Patriots rookies schooled before bye week

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Patriots rookies schooled before bye week

FOXBORO -- The Patriots rookies are well into the team routine by now. Theyre six weeks into the NFL season. Practice, training, game prep -- its all part of the grind.

Taking a break? Thats something new.

Its the first bye week for first-year players. There are seven listed on New England's active roster, including Nate Solder, Stevan Ridley and Ras-I Dowling. Youd think five days away from the practice field might be the easiest thing these guys have done in months, but head coach Bill Belichick disagrees.

I actually met with the rookies this morning for about 40 minutes, he said Wednesday. It's just different for them, it's a different experience . . . what they did in college, what happens in college, relative to an NFL season is just different. It's the kind of thing you can't really prepare for, you just have to go through it and experience it.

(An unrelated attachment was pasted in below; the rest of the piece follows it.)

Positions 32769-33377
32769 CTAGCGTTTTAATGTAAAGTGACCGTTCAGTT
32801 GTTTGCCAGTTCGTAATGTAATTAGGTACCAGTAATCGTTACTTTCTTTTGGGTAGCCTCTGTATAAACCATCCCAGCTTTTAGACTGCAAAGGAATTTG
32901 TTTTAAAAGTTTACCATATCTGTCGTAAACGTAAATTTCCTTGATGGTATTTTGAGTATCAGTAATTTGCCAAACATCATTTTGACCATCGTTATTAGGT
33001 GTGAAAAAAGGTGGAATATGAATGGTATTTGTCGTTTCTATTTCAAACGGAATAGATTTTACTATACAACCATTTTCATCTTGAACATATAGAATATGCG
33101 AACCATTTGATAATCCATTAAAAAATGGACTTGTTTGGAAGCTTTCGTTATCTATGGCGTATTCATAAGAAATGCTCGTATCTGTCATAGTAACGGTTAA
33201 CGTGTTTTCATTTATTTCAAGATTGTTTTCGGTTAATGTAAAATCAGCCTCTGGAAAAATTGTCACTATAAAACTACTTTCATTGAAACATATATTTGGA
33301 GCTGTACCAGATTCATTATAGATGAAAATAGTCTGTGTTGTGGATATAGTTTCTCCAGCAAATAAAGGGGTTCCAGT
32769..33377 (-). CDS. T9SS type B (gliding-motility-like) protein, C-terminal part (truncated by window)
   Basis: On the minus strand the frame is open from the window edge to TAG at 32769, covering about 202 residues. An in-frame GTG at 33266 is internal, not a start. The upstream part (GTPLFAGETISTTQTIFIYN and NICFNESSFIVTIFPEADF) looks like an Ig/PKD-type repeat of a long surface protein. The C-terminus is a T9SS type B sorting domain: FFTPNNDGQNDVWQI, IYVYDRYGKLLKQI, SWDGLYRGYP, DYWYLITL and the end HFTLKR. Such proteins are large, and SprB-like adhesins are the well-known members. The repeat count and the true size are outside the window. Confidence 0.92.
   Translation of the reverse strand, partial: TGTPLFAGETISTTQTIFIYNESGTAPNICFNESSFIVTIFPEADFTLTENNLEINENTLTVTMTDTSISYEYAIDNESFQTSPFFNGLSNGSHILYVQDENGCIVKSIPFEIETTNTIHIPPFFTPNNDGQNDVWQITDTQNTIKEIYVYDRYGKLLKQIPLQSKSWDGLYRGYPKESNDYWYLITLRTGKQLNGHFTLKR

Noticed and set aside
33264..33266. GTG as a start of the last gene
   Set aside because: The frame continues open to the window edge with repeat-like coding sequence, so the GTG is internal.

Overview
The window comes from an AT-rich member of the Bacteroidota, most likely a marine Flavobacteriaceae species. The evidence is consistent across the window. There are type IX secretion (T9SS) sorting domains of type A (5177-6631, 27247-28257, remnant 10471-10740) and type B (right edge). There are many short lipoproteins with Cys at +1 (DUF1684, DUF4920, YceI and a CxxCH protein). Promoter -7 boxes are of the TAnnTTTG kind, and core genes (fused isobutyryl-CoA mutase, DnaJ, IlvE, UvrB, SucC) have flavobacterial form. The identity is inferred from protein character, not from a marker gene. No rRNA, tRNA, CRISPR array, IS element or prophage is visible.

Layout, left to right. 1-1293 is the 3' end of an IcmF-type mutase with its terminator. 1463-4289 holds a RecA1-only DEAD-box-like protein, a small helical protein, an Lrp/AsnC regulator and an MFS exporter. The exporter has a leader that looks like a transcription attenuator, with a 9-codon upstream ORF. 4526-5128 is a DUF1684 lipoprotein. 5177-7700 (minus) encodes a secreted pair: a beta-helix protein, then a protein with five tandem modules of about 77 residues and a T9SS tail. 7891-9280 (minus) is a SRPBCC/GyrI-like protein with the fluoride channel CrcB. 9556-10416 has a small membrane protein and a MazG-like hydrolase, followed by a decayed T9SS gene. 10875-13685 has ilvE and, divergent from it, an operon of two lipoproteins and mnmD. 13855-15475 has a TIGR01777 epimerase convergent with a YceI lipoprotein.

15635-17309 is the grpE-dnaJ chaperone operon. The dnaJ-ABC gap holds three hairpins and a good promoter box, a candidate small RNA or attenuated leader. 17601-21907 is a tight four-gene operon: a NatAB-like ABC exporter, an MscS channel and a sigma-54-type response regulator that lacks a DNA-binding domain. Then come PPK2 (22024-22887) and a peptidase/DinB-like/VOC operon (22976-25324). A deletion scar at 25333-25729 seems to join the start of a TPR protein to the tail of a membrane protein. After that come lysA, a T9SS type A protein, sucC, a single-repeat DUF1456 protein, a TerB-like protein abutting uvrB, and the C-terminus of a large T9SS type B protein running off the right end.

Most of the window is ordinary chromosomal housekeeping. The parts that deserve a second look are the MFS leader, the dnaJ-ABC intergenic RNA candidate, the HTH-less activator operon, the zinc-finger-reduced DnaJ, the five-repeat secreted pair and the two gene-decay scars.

But I just try to talk to the players about some of the things that they could expect, some of the things they might experience in the future weeks. We've had players talk to them along those same lines, players that have been through it: 'Here's what the coaches are telling you and here's what a couple of my experiences were.' It might be helpful for them to hear those or let them ask questions.

Devin McCourty is one such touchstone.

Though only in his second season, the cornerback earned Pro Bowl honors in his first. More importantly, McCourtys leadership skills won him the respect of his teammates and one of the shared captaincy titles. The role means more responsibility -- even during the bye week. Especially during the bye week.

McCourtys all over it.

"I told guys make sure you don't do anything crazy," McCourty said. "Because it's not a lot that we get a couple of days off. So I just told them to stay focused, think about anything you do, think about your actions, consequences, all of that. A lot of things they've heard before, so I just kind of send a reminder in because it's a little different when it comes from a teammate, coming from a coach. Basically just reiterating what Coach Belichick's telling them."